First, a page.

A 1930s-Era Estate, Bayou-Side in Dickinson

This sprawling $2.35 million 13-acre estate sits on the left bank of a Dickinson Bayou tributary, across from that little shopping district with the steakhouse and the barber shop and the Dairy Queen. Past the gatekeeper’s cottage, you’ll find this 6-bedroom 2-story stucco home on the site, deep into a landscape of Spanish moss-draped oaks and crape myrtles. The home and its well-paneled interior dates to 1933, though a few of the interior floor coverings look like they might be a bit more recent:


Is there anything the creators of this luxurious Dickinson hideaway haven’t thought of? What more could you want from a 5,915-sq.-ft. waterfront home with . . . an actual wine cellar?

Oh. Well then this cozy barrel-vaulted house of prayer mounted high on the property might come in handy:

28 Comment

  • Who in the world would need this kind of a home in dickinson?

  • Sweet! But again, Dickinson?

  • The guy who secretly owns the whole city.

  • Good grief, that is beautiful. If it dates back to 1933, it’s obviously strong enough to withstand hurricane-force winds.

  • looks like the pool/fountain wasn’t always so well maintained


  • According to Wikipedia which cites an unreachable Texas Monthly article:

    “During the 1920s, Dickinson became a significant tourist destination resulting from investment by the Maceo crime syndicate which ran Galveston during this time. The syndicate created gambling venues in the city such as the Silver Moon casino.[4]”

    So, I’d imagine this mansion is probably connected to these fine folks.

  • Yes, I would guess it is Mafia/gambling related too. The time period is right.

  • And since a lot of the Mafia families in the area were Italian and presumably Catholic, the private chapel kinda makes sense too.

  • .. which makes it more awesome.

  • Agreed on the Mafia aspect. And Dickinson Bayou provided a perfect and convenient dumping ground for any dead bodies.

  • I wander if there’s anyone sleeping with the fishes in the pond behind the house?

  • So tasteful. Today’s mob has a lot to learn from their forefather’s. Fuh-ged-aboud-it.

  • Why is it that realtors must say ‘treed’ instead of wooded?

  • So, where are the bodies?

  • Sweet looking joint there. In little old Dickinson! Awesome!

    One could buy it, move there and be far, far away from the holier than thou Heights toads & smug ITL snobs; daring them to drive their hybrids down to Dickinson to wag their fingers & snipe at the palatial, stucco estate. Plenty of room for turrets, too.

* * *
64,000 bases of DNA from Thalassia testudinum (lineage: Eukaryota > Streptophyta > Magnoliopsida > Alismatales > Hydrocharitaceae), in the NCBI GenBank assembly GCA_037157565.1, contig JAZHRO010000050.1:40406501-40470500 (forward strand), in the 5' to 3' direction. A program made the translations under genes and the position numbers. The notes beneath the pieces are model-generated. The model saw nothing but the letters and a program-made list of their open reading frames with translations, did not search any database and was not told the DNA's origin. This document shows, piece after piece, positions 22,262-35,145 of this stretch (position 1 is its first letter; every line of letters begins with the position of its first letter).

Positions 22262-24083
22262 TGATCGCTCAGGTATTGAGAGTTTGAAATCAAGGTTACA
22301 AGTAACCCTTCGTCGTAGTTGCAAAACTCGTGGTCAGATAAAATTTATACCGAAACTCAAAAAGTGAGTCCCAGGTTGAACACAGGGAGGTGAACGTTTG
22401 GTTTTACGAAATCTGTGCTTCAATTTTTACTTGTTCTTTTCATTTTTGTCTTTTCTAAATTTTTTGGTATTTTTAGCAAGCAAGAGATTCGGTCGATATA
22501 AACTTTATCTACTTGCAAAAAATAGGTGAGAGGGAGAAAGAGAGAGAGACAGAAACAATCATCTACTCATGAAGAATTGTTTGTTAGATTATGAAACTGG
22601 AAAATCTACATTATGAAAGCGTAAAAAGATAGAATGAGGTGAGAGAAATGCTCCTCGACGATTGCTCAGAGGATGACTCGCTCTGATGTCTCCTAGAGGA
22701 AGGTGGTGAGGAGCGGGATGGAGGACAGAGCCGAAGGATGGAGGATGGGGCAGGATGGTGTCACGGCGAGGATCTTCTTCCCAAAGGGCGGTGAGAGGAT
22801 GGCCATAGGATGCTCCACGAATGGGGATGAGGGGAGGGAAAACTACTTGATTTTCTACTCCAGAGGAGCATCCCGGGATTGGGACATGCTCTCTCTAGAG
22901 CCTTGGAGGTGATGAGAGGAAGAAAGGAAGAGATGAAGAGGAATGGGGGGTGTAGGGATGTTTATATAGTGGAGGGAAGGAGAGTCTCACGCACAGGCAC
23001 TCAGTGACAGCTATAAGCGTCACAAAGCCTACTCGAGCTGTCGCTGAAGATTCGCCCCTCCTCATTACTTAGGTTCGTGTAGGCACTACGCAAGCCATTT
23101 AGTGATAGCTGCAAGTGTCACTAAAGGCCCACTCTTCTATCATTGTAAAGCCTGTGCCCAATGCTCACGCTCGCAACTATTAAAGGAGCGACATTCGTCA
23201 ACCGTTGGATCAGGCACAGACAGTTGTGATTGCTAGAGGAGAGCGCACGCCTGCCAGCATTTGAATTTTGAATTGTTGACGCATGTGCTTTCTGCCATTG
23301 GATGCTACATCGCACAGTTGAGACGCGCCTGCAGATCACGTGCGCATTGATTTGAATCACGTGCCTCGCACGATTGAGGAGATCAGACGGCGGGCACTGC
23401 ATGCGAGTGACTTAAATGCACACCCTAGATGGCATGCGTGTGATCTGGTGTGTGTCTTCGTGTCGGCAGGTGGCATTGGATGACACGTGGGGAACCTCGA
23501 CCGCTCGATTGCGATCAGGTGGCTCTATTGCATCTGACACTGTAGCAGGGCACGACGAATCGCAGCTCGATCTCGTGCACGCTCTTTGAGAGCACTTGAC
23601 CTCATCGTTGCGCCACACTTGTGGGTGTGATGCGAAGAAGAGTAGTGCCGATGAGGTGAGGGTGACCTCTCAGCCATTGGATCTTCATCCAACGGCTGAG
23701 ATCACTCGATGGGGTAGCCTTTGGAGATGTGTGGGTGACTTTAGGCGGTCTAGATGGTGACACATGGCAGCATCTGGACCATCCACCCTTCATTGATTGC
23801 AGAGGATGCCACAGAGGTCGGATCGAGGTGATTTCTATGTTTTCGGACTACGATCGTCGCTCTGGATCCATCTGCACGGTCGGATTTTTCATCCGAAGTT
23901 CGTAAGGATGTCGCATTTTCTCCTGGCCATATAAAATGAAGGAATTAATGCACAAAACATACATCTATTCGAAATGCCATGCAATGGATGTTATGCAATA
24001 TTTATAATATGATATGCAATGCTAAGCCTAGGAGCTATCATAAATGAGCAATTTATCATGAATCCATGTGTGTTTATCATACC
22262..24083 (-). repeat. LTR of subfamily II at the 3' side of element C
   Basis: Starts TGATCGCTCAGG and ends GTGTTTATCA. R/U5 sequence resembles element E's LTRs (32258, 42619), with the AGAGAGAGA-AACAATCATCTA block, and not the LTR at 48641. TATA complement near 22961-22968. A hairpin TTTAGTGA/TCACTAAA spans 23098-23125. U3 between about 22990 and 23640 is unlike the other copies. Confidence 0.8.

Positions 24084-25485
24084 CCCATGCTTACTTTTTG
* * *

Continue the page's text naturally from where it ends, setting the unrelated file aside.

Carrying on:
• #14– Hey, oh, did yous completely miss the concrete and pavers surrounding the swimming pool, or what???

  • If you’re interested in looking it up at Galveston CAD, it’s AKA 2010 E FM 517
    DICKINSON, TX 77539.

  • 2010 FM 517 RD E; R163484

  • markd: A friend of mine learned something interesting on his first day in a criminal justice class; apparently a body takes 20-25 years to completely disintegrate in a typical Gulf Coast swampland. So, no.

  • I wonder if the church has a confession box as an offset to all the “pecado” performed on the property.

    Any ideas?

  • This place is really great – just oozes intrigue! and people say Houston has no history…
    Imagine living along that bayou without A/C or interstate driving.
    This reminds me of another old estate sitting in central Florida: 17920 West Colonial Drive, Oakland, FL 34787.
    Bin Laden’s brother owned the property for a bit, which has given it recent celebrity though, now, it too needs a caretaker.


  • Does anyone know who the owner is?

  • Back in the mid 80’s we held annual beer fests next door; the owner hired security guards to keep the kids off his property. The bayou is always glass and great for water skiing.

  • Galveston County AD says the main house was built in 1920. Appraisal amount has not changed in the last 5 years. Interesting.

  • Growing up in Dickinson, I always heard that this was the Bishop’s Retreat, and there were peacocks on the property that eventually escaped and roamed up and down the Dickinson Bayou.